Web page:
Steve Denning – who’s become one of my favorite mgmt guru’s – has, in addition to his books, written numerous papers on modern management principles, principles very much in line with agility.
Here’s a couple of those papers, both well worth the time to read them:
How do you explain Radical Management (or Agile) to a CFO ? In this paper, Denning points out the fundamental difference between focusing on cost versus focusing on value: traditional corporations are managed almost exclusively with cost as the prime parameter, whereas agility demands focusing on value (or throughput, as Denning refers to it in the paper). CFO’s are the epitome of the cost focus mindset, so if you manage to explain agility and Radical management to a CFO, you can explain it to anyone.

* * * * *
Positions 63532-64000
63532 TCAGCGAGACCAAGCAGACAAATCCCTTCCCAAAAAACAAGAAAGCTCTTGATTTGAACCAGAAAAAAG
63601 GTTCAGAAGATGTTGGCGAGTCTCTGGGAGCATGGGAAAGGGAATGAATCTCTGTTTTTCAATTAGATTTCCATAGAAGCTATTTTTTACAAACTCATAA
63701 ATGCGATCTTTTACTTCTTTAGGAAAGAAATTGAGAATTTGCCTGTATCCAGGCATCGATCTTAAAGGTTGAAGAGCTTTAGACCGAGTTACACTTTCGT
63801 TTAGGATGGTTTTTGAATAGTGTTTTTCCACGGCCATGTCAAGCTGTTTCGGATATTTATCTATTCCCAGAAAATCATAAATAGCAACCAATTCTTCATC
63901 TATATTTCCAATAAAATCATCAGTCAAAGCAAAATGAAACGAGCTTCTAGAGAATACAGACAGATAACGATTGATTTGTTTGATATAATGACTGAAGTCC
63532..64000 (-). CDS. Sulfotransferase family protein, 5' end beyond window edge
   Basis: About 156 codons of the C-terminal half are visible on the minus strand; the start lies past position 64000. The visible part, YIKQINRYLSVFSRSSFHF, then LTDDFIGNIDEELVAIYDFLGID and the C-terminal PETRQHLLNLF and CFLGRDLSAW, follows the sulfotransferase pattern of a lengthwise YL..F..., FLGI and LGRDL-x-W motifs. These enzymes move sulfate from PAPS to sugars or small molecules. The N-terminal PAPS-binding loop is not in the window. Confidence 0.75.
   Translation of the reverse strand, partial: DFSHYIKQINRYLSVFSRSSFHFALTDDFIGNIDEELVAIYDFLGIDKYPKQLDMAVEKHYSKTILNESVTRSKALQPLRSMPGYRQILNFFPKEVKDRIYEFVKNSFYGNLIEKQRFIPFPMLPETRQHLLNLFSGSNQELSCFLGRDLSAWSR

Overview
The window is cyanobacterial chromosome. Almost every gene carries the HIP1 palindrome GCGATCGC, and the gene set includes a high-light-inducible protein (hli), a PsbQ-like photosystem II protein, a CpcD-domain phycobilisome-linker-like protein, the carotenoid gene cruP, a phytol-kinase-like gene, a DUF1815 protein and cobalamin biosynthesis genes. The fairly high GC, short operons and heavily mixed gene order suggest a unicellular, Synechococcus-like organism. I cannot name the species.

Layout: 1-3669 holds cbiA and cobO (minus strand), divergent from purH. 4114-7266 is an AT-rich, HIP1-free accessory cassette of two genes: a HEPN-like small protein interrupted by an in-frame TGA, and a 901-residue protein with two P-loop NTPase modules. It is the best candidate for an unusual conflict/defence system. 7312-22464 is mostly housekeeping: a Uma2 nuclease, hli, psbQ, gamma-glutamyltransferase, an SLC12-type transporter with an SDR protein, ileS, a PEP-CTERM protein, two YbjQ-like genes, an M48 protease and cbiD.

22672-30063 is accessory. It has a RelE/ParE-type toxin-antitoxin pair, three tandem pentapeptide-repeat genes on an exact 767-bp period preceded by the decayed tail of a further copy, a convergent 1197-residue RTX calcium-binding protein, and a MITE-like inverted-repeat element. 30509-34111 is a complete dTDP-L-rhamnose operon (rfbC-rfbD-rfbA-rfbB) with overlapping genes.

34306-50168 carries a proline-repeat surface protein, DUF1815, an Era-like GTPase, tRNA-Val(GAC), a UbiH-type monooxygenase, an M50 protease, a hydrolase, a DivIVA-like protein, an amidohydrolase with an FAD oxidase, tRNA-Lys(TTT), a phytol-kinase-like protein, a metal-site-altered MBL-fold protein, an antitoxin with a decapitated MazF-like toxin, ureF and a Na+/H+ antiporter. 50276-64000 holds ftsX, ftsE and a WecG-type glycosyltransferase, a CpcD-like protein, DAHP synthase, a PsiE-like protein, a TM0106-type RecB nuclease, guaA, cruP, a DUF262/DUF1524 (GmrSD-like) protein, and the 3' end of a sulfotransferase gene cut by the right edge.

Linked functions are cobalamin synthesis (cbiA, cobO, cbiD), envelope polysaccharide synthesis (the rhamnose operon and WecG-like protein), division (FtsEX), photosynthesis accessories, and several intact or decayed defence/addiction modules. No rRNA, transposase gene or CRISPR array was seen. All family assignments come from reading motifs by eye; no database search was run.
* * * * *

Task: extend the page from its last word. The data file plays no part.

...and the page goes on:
The best kept management secret on the planet (Agile) Here, Denning demonstrates that agility is a “grass roots” movement, still virtually ignored in most business school curriculas, as well as by most current management or executive practitioners. At business level, most of today’s large organizations are still practicing the command & control management “best” practices from the dawn of industrialization, with deep organizational hierarchies, heavy processes with limited business value-generation, and with an inside-out vs outside-in (customer focus) view of the world.
The ironic thing is that while businesses today acknowledge that they are in desperate need of radically improved speed and innovation capability, they still stick to 200 years old “best” management and organizational practices that effectively make it impossible to improve speed and innovation, and ultimately, the business bottom line.